If You Can't Sleep, This OTC Medication Could Be Why, Experts Say

Taking this medication too close to bedtime could leave you tossing and turning all night.

When you find yourself tossing and turning in bed, your brain tends to wander, trying to pinpoint what's causing your sleepless night. There are a slew of potential reasons behind your inability to get some shut-eye—from stress to anxiety to conditions like hyperthyroidism or kidney disease. But sometimes, the culprit is right there on your nightstand. If you're having trouble sleeping, experts suggest you turn your attention to a certain common medication, seeing as there are a few over-the-counter (OTC) meds that could be keeping you up at night. To see which OTC medication you shouldn't take before you go to sleep, read on, and for advice about meds and your coronavirus vaccination, check out The Only Medication You Should Take Before Your COVID Vaccine, Experts Say.

Any medication with caffeine in it could be ruining your sleep.

Close up of woman holding vitamins in open hand while taking morning medication
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It's well known that caffeine negatively affects sleep, but you don't only need to worry about having a cup of coffee too late in the day—you should also be checking the contents of any medication you're taking close to bedtime. Many common OTC meds contain caffeine, from Excedrin to Midol, so check the ingredients to make sure that pill you pop before bed won't keep you up.

And for another type of drug that could cause you trouble, check out If You Take This Medication, U.S. Officials Have a New Warning for You.

Caffeine is often used as an ingredient in headache medications.

Shot of a senior man suffering with a headache at home and looking stressed out
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While it may seem like a strange addition to medication, caffeine is commonly found in headache and migraine medications.

"During a headache, blood vessels swell, tighten or go through other changes, causing an increase in blood flow around the brain. This increases blood flow pressures surrounding nerves, which send pain messages to the brain. This brings on the headache," explain the experts at the Mayo Clinic. "Caffeine has vasoconstrictive properties, meaning that blood vessels narrow to restrict blood flow, thereby alleviating the pain."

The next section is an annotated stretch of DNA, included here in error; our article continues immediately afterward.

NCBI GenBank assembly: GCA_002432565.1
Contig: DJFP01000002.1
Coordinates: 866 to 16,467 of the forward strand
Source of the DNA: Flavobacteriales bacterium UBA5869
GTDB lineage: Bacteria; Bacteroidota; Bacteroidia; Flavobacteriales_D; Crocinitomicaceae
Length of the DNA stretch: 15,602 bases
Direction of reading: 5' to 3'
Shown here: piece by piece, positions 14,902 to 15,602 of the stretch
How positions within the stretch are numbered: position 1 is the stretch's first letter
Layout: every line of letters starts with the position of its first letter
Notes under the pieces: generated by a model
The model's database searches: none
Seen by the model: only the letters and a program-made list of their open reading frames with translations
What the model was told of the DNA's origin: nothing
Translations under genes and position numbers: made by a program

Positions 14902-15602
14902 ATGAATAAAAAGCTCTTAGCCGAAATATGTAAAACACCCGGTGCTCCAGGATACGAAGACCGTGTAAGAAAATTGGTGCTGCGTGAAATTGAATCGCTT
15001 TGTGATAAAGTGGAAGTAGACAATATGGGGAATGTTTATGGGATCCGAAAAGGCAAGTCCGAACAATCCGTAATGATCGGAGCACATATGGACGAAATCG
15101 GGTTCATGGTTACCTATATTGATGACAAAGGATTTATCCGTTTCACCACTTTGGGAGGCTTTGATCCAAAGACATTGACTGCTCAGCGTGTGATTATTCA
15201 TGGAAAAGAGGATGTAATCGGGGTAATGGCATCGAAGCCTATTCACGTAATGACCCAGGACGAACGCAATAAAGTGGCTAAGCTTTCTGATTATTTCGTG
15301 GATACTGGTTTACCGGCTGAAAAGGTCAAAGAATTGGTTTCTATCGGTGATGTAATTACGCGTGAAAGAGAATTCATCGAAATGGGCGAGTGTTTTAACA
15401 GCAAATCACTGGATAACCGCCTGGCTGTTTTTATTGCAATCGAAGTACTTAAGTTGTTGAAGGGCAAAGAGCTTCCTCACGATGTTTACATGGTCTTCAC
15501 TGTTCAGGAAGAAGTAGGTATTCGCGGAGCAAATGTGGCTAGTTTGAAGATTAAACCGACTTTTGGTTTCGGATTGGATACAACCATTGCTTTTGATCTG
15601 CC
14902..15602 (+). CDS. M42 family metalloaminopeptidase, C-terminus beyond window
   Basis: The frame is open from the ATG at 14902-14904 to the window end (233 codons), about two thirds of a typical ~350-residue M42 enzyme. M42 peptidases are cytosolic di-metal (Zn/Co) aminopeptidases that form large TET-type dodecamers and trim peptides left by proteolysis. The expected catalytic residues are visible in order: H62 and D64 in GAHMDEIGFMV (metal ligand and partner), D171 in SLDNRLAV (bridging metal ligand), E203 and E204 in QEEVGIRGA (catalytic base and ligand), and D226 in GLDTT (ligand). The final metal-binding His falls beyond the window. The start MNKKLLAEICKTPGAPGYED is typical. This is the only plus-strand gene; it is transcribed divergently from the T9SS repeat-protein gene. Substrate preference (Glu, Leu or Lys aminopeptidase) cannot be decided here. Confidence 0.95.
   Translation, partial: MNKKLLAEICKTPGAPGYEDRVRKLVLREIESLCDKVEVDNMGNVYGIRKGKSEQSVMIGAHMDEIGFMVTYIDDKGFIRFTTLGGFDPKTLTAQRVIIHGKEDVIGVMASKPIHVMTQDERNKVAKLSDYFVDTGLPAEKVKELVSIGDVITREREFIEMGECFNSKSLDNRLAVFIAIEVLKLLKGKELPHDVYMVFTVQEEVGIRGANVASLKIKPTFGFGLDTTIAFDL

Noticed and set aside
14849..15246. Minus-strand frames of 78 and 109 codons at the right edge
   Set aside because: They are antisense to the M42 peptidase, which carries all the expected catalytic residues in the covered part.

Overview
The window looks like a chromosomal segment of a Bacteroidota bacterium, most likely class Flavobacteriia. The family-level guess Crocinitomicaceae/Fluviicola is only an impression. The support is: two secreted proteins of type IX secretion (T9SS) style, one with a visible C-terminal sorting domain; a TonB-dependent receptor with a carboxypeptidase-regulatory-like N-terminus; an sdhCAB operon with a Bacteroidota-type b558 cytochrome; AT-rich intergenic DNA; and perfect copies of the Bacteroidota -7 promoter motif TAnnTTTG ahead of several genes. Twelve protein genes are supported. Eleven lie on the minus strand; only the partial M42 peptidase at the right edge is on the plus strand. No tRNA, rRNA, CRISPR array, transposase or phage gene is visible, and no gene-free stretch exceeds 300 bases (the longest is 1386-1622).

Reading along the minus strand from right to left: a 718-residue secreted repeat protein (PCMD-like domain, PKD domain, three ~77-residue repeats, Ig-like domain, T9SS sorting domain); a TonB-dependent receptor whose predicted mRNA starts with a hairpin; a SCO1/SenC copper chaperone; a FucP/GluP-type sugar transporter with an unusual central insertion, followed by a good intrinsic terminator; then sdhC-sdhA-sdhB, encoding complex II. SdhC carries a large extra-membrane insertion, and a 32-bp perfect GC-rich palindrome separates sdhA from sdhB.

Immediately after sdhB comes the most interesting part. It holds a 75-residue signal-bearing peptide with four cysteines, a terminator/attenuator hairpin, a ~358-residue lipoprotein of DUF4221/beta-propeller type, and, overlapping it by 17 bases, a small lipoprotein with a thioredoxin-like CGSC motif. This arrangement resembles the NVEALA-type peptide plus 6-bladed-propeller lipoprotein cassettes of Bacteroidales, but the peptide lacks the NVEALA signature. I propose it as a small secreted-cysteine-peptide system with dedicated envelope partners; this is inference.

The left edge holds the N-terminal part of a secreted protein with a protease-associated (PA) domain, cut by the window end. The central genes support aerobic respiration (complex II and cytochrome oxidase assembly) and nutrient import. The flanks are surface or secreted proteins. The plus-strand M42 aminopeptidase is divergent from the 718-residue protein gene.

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Don't take any medication that contains caffeine less than six hours before bedtime.

View Through Bathroom Cabinet Of Mature Woman Taking Medication With Glass Of Water
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A Nov. 2013 study from The Journal of Clinical Sleep Medicine found that "caffeine taken six hours before bedtime has important disruptive effects on sleep." So, if you tend to go to bed around 10 p.m., don't take any OTC medications with caffeine past 4 p.m. unless you want to be up all night.

The Sleep Foundation notes that some people may need an even longer period without caffeine before bed, so keep track of how it affects your sleep, adjusting the length of time between the OTC meds and bedtime as needed.

To make sure how you're medicating isn't a problem, beware that If You're Taking This OTC Medicine More Than Twice a Week, See a Doctor.

There are caffeine-free versions of some popular headache medications.

Senior man taking prescription medicine at home
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If you need to take a pain reliever before bed, it's best to seek out one that doesn't contain caffeine. Midol sells a caffeine-free pill, and Excedrin has a special nighttime formula that is also devoid of caffeine.

Additionally, you can stick to other common OTC pain relievers such as Advil, Tylenol, Motrin, and Aleve.

And to learn which OTC medication is best for your specific ailment, check out This Is When You Should Take Tylenol Instead of Advil, Doctors Say.

Allie Hogan
Allie Hogan is a Brooklyn based writer currently working on her first novel. Read more
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